Bayonne Business Administrator Melissa Mathews won’t be reappointed for Mayor Jimmy Davis’ third term, according to a letter signed by the mayor.
By John Heinis/Hudson County View
“Pursuant to N.J.S.A. 40:69A-1 et seq., your term of appointment as Director of the Department of Administration/Business Administrator (“Director”) expires at the conclusion of the Mayor’s term,” Davis wrote in a letter to Mathews yesterday.
“As such, by statute, your appointment as Director shall cease June 30, 2022. Please allow this letter to serve as notice that you will not be appointed to the position of Director for the new term.”
Mathews, a former board of education candidate and clerk for the city, took over as business administrator on May 1st, 2020, recognized as the first woman to ever hold the post.
However, less than a year later she filed a gender discrimination suit that claimed abuse of of public office allegations were ignored by other officials at City Hall.
The case is still pending and few developments have occurred thus far, outside of three defendants getting dismissed by a Hudson County Superior Court judge last summer.
Just prior to that, Mathews also made headlines for drawing the ire of Law Director Jay Coffey in a secretly recorded conversation with another employee, as well as for the city withholding CDBG funds for a food bank she ran with outgoing Council President Sharon Ashe-Nadrowski.
To that end, Mathews was a political support of Ashe-Nadrowski in last month’s mayoral contest where Davis pulled off a clean sweep, with she and her husband making donations to support the challenger’s campaign.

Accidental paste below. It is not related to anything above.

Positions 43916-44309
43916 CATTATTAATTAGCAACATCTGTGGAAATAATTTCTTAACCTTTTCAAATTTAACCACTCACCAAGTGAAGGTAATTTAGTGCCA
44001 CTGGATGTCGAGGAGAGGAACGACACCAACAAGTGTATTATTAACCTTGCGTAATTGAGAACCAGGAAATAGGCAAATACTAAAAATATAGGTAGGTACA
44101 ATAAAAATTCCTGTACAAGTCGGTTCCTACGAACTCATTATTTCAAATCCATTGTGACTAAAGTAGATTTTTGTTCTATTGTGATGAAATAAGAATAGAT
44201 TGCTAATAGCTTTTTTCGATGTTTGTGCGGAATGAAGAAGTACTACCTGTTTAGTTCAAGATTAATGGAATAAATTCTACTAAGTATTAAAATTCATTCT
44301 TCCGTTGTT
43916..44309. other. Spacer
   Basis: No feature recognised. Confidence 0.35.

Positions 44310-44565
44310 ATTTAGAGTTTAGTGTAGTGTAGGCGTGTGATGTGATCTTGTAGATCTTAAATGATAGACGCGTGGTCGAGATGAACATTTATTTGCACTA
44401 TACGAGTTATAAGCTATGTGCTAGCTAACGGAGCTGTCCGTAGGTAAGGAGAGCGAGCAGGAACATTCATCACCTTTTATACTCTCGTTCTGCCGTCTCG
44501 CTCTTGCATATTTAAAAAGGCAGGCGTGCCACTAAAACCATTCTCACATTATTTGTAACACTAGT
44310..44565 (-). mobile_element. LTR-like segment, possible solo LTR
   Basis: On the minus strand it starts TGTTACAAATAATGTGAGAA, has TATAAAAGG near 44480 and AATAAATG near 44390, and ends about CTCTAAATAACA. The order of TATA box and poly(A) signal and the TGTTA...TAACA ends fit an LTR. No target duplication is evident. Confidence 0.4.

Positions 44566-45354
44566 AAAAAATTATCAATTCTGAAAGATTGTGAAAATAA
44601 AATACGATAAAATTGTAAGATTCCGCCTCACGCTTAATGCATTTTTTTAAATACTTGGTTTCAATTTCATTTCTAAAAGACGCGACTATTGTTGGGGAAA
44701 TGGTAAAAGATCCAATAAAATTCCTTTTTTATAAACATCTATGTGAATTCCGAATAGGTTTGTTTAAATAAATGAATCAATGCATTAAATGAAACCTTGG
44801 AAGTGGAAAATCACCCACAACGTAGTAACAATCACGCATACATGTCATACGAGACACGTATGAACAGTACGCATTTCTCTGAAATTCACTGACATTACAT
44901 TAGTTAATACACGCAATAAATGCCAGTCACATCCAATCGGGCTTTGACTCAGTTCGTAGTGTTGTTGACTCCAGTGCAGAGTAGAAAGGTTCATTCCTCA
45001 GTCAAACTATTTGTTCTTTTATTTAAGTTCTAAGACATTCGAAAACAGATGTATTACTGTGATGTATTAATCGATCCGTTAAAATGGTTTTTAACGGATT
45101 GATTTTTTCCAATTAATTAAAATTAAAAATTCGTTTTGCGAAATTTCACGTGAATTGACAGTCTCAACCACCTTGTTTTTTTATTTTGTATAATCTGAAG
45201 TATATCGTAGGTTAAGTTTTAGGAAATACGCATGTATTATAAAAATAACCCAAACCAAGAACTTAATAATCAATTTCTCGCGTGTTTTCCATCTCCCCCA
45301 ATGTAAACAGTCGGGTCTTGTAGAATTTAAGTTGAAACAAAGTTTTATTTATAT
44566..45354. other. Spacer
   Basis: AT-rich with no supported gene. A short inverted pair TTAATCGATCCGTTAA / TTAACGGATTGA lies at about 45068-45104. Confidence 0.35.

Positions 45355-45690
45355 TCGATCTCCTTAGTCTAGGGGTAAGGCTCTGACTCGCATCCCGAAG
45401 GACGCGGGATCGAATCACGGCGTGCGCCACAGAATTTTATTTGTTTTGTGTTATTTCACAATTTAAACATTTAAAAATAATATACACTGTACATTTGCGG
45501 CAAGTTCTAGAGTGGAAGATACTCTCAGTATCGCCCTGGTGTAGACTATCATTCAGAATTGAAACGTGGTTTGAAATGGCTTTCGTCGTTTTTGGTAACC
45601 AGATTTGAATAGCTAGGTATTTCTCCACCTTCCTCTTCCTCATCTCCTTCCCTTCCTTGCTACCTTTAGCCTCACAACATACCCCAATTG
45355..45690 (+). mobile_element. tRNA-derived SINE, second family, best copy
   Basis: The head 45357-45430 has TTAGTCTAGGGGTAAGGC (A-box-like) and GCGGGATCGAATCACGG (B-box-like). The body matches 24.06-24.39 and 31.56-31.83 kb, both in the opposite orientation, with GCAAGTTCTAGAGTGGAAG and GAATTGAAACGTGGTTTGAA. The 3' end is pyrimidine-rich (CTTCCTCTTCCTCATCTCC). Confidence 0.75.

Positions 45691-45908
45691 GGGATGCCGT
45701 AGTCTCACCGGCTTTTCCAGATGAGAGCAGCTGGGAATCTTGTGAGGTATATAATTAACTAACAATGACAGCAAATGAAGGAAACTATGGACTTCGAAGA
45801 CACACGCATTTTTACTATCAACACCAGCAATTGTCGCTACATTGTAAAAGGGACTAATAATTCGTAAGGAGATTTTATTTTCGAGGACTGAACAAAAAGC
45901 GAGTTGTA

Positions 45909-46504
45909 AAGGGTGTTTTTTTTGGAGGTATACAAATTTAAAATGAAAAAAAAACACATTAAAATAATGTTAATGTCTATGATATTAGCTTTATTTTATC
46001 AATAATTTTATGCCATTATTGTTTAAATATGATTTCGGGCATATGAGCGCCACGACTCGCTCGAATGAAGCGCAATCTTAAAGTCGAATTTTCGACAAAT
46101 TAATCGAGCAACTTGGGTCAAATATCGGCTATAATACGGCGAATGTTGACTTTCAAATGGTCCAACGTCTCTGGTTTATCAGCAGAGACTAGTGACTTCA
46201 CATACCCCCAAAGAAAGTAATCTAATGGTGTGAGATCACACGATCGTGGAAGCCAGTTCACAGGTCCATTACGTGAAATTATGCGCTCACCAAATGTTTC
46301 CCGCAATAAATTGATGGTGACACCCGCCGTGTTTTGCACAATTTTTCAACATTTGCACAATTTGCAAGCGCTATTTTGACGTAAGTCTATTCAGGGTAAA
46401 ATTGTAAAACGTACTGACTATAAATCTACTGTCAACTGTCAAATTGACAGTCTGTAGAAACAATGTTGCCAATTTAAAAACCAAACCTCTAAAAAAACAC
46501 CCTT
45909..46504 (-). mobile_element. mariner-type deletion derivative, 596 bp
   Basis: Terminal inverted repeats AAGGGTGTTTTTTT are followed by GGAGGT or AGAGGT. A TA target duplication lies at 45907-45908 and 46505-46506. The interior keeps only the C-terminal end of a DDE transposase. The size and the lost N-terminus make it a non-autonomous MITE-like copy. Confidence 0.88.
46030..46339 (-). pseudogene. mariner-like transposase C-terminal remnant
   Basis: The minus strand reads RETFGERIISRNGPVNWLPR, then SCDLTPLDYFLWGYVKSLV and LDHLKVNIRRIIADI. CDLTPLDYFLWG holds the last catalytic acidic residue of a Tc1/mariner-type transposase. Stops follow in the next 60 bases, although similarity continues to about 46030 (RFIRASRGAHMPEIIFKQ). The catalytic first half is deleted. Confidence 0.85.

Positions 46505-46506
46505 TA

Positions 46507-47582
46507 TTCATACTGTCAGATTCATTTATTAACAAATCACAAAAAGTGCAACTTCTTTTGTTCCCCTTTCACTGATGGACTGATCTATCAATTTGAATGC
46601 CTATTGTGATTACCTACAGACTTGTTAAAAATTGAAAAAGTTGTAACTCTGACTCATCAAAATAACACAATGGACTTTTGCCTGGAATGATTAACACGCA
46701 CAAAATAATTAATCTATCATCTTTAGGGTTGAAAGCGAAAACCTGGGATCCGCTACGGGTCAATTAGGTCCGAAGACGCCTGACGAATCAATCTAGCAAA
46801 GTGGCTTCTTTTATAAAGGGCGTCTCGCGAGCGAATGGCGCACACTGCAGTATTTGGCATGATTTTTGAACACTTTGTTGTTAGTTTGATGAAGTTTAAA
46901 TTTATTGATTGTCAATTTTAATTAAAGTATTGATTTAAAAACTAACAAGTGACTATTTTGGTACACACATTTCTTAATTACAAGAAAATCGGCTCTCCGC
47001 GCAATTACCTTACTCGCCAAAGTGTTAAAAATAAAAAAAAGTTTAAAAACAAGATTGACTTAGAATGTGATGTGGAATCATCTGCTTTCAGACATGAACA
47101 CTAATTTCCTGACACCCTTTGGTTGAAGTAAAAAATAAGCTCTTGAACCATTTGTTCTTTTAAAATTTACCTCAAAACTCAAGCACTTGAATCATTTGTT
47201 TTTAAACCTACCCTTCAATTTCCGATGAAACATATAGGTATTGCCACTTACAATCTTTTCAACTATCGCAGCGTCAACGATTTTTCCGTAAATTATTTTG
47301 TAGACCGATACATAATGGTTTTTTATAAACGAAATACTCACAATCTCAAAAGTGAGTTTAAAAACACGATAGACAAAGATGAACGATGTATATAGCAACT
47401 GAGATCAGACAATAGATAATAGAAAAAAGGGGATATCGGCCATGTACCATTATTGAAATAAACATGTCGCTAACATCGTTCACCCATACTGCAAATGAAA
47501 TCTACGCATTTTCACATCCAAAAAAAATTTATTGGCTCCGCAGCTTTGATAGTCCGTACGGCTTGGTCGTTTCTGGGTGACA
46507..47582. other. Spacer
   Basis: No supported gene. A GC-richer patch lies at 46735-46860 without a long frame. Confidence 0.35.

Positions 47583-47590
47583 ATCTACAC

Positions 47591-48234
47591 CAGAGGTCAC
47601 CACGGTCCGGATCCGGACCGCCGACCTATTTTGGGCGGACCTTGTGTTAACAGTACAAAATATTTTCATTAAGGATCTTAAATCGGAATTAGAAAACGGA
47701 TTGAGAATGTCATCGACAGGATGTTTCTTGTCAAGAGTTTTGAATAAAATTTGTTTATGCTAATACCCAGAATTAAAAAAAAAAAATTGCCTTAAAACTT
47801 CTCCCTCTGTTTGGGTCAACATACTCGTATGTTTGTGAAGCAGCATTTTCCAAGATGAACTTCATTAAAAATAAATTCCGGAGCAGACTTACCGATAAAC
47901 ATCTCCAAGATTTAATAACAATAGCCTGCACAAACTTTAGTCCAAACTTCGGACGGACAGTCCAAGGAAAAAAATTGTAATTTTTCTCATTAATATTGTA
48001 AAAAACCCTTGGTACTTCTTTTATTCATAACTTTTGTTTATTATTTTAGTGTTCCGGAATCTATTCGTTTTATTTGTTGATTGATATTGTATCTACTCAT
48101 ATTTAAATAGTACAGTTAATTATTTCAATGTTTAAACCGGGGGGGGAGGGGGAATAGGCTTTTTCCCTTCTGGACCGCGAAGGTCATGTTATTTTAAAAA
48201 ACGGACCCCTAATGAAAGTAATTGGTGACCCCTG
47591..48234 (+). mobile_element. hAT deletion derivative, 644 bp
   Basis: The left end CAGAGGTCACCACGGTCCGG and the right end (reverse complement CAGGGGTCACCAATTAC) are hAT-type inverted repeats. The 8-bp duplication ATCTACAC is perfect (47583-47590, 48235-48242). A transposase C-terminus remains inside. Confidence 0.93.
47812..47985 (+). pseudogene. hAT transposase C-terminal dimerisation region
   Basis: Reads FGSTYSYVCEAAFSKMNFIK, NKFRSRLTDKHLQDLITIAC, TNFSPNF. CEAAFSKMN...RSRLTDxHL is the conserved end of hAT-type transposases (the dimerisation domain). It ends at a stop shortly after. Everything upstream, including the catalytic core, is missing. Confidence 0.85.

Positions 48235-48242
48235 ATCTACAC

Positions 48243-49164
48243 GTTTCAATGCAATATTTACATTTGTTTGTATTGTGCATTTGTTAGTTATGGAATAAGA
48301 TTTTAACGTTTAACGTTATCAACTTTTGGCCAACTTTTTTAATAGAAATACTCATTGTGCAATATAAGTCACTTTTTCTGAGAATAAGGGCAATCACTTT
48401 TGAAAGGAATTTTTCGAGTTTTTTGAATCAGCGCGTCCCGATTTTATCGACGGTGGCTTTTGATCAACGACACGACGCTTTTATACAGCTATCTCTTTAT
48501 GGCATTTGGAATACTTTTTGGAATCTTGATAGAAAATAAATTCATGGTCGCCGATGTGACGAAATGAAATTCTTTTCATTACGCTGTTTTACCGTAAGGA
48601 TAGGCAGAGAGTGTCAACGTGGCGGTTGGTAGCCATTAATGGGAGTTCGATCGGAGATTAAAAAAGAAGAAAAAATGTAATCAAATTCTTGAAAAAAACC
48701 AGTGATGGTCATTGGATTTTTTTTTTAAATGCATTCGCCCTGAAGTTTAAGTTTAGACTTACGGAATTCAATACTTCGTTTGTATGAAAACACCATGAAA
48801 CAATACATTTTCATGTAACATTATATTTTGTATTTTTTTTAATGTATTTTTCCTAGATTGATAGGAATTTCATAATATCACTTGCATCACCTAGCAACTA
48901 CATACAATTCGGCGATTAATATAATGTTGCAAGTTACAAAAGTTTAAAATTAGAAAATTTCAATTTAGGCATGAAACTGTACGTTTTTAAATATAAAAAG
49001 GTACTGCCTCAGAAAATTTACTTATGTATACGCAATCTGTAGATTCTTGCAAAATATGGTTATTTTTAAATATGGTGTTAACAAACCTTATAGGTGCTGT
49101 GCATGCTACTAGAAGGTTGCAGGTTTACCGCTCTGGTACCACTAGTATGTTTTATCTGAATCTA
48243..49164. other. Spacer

Davis’ letter continues that on July 1st, when he and the city council will be inaugurated, Mathews can return to her role as a Clerk 1 for the Division of Planning and Zoning.
“Please arrange with the Mayor’s Office to verify the City property in your possession no later than 4:00 p.m. on June 30, 2022. On behalf of the City and its elected officials, thank you for your service as Director to the residents of the City of Bayonne,” the letter concluded.
In response, Mathews said “at least they didn’t hire a hit man to kill me,” in reference to political operative Sean Caddle, who pleaded guilty in January to a 2014 murder-for-hire scheme earlier this year.
About five weeks prior, a super PAC set up by state Senator Ray Lesniak to bolster Davis’ bid for a third term had paid Caddle a $2,500 consulting fee, but his guilty plea ensured that the political entity never got off the ground and therefore didn’t play a role in the race.